Sam Barringer, DVM
WVU Extension Service
Bovine Spongiform Encephalopathy, or BSE, is the appropriate name of a fatal brain disease known to exist in beef and dairy cattle in the United Kingdom (the UK includes England, Scotland, Ireland, Wales). In the UK, the disease was given the inappropriate name "Mad Cow Disease," a label which has been perpetuated by the media worldwide. The cows infected with BSE are not "mad" and some researchers have said a more appropriate name might be "Sad Cow Disease" because the loss of muscular coordination and locomotive function caused by BSE is, indeed, a sad thing to observe.
Fortunately, we do not have BSE in the United States or Canada. Efforts are underway to fully understand why the disease became such a problem in the UK. This information will help ensure we never acquire BSE here. The following provides answers to a set of commonly asked questions regarding BSE. The responses are based on the review of the scientific literature and direct communication with scientists studying this problem.
What is BSE? BSE is an extremely rare, chronic degenerative disease affecting the central nervous system of cattle. BSE is not present in the U.S., but has been identified in the United Kingdom and in a few other countries.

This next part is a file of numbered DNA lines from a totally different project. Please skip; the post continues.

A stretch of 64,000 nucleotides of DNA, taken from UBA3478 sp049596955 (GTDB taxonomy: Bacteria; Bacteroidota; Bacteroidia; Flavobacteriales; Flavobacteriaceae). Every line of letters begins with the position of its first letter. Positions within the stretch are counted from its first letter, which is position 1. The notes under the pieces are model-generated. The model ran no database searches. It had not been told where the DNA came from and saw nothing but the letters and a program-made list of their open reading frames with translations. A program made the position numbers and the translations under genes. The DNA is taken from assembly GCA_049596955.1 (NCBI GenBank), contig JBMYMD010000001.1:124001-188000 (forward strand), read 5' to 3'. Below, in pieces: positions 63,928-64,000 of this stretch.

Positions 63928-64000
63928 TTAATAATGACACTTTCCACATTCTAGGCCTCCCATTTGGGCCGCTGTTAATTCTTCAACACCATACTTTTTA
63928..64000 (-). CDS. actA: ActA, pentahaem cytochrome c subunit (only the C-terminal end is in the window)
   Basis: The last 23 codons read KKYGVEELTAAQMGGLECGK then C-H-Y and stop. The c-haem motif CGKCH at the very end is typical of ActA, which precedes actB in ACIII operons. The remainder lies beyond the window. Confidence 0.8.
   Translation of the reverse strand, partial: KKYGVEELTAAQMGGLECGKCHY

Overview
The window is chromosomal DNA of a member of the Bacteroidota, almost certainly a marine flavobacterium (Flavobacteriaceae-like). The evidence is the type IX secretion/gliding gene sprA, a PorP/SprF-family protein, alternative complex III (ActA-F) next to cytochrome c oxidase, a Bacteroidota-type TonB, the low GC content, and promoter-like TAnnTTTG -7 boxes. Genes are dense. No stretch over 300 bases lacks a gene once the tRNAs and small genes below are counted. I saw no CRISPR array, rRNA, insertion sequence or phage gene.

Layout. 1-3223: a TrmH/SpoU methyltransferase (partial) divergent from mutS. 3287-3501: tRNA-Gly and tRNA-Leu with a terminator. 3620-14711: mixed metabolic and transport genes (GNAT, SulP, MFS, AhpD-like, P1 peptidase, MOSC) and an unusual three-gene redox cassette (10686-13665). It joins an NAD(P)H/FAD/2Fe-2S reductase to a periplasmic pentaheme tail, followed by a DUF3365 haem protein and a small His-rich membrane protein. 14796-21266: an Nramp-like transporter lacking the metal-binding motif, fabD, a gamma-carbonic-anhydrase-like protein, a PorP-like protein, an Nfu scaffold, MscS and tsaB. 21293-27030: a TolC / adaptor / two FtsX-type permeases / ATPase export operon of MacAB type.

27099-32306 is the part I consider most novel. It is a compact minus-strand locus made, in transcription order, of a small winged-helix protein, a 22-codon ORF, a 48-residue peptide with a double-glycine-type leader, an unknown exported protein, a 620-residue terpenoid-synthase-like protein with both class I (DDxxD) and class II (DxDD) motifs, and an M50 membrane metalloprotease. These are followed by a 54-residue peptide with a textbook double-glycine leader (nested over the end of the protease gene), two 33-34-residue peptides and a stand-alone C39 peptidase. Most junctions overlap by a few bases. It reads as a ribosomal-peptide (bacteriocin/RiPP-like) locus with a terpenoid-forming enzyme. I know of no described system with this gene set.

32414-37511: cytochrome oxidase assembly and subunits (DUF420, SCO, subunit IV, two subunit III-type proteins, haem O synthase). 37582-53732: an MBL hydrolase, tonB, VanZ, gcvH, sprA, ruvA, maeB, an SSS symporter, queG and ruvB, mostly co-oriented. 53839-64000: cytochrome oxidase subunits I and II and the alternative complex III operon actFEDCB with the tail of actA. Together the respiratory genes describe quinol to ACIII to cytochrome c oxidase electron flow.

What are the symptoms of BSE? Cattle with BSE have coordination problems and are very nervous. In the advanced stages, infected cattle stand away from the rest of the herd and exhibit severe muscular twitching and weight loss.
Where was BSE first detected? BSE was first identified in 1986 in Great Britain. While it has been found in a few other countries, the vast majority of BSE cases have been concentrated in the United Kingdom.
How do cattle get BSE? Scientists think that cattle may get the disease from eating protein in feed that was probably contaminated with a spongiform disease agent.
Has BSE ever been detected in the U.S.? No cases of BSE have been detected in the U.S. In fact, over the last several years, USDA has conducted 2,660 tests on brains from cattle that have shown any possible neurological symptoms. All tests were negative.
Can you get BSE from eating beef? No. Scientific evidence indicates that BSE cannot be transmitted from infected cattle to humans through physical contact or consumption of beef or dairy products. The World Health Organization does not consider BSE to be a human health hazard based on current scientific evidence.
Some people in Great Britain think that you can get Creutzfeldt-Jakob Disease (CJD), a human brain disease, from eating beef from cattle with BSE. Is that true? Experts in Great Britain are concerned there may be a link between BSE and a small group (10 cases) of CJD. If there is a risk, it would be linked to consumption of brain or spinal cord from infected cattle. Scientific evidence indicates that beef (meat) and milk do not present a risk to people as there is no evidence the agent that causes BSE is present in meat and milk.
Can animals get BSE from physical contact with each other? No. Scientific evidence indicates that BSE does not spread from cattle to cattle or from cattle to other species by physical contact.
Is BSE a virus or a bacterial infection? The scientific evidence suggests that BSE is not a viral or bacterial infection. Rather, it seems to point to a protein material or "prion" as the cause of the disease.